Outstanding Results in Detecting the SMN1 Gene Using Next Generation Sequencing

Next generation sequencing (NGS) provides superior results to a number of older sequencing techniques, especially in diagnosing and treating a range of genetically-linked diseases, such as spinal muscular atrophy (SMA). To provide early detection of this disease and treat it as soon as possible to provide the best quality of life and mobility, early detection of the SMN1 gene copy number is vital. A recent study found next generation sequencing to provide the most favorable results in detection methods for SMN1.

The Study for Better Detection of SMN1

The study found that across 478 samples and three separate methods for detecting the gene, NGS was proven to be more reliable than traditional methodology. The study, which was published in Scientific Reports, emphasized that the screening method provided a simple way for determining gene copy number without a lot of extra testing, delivering a high cost performance as NGS reduces testing costs overall.

Though multiplex ligation probe amplification (MLPA) is considered the gold standard when performing molecular analysis for SMA, next generation sequencing still delivered superior results in detection. The study included retest rates of traditional screening methods, helping to bring the overall cost of testing into focus as part of the expense of testing for the disease. MLPA has a retest rate of 6.69%, compared to a quantitative polymerase chain reaction (qPCR) at 5% and NGS at 2.74%. This lower retest rate means that not only do fewer samples require retesting, but the psychological stress by parents who are having to be tested is reduced by the higher initial success rates of NGS testing.

NGS was also shown to have higher levels of precision and specificity. The classifications determined by MLPA were leveraged as a reference that was consistent with prior diagnostic test results. This allowed researchers to check the ability of NGS and gPCR in identifying 0, 1, and equal to or greater than 2 copies of the SMN1 gene. During the study, across all three measurements, the NGS method displayed precision, specificity and sensitivity of 100%, while qPCR showed a sensitivity of 100%, 97.52% and 94.3%, specificity of 98.63%, 95.48% and 100%, and precision of 72.72%, 88.72% and 100%.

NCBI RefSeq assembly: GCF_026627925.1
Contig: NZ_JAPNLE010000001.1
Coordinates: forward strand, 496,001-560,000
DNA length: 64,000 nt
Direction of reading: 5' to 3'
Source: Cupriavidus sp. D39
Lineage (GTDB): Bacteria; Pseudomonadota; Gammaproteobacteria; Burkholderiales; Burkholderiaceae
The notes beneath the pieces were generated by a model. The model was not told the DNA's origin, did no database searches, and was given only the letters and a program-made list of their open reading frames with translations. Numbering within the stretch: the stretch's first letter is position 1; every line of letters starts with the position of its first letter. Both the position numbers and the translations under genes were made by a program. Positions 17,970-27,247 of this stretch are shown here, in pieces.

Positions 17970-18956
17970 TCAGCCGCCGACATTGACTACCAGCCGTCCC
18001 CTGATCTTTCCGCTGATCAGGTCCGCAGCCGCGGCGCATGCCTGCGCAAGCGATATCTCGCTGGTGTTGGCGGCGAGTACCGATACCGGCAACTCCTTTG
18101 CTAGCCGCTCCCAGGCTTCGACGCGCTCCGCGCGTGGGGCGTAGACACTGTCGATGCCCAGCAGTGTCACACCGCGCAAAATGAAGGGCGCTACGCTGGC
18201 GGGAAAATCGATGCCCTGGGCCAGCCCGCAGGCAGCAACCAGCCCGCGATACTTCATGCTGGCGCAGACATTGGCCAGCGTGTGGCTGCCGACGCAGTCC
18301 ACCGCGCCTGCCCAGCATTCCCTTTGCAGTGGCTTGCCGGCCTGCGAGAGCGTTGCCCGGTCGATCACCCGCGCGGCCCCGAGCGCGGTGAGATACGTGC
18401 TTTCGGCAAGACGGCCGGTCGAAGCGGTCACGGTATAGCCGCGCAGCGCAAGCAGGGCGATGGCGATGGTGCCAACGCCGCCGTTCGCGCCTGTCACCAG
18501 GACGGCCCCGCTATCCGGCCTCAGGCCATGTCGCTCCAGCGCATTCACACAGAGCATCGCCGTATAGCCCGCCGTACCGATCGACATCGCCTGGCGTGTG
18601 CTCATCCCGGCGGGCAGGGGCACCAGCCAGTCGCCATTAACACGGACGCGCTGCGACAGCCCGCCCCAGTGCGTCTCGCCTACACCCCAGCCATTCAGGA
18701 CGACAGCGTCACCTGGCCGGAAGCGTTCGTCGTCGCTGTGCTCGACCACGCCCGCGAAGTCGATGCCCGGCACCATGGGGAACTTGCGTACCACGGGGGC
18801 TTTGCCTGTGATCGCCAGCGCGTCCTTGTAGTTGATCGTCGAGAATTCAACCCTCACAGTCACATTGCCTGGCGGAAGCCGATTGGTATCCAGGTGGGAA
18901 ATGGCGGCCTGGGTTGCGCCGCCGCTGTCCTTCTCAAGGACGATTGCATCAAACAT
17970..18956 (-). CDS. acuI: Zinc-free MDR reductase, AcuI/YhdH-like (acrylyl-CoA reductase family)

What the Results Mean for SMN1 Gene Detection

From the 478 samples, 71 were leveraged in determining the repeatability of results for NGS and gPCR. Though the reproducibility of the experiment was sufficient in homozygous deletion samples in GPCR, the results were not sufficient among the nondeletion and heterozygous deletion samples. However, next generation sequencing showed favorable repeatability functionality, which researchers suggest allows it to be used in detecting not only homozygous deletion for SMA diagnosis, but can also be used effectively for analyzing heterozygous deletion in carrier screenings.

Beyond the three methods that were used, other methods are used for SMN1 copy number detection, including droplet digital PCR which is emerging for SMN1 copy number assays. Though improved digital PCR technology is available, operational complexity, related equipment and reagent expense put it out of reach for most purposes, being used mainly for validation of diagnosis rather than for carrier screening in general medical, obstetric or fertility practices.

The American College of Obstetrics and Gynecology as well as the American College of Medical Genetics have recommended that all women and couples undergo carrier screening for a wide range of genetically-based diseases, including SMA, which is a common but very severe genetic disease that does not select by race or ethnicity. The outstanding results of using NGS for SMA screening and the lower overall cost make it a great option for these issues.

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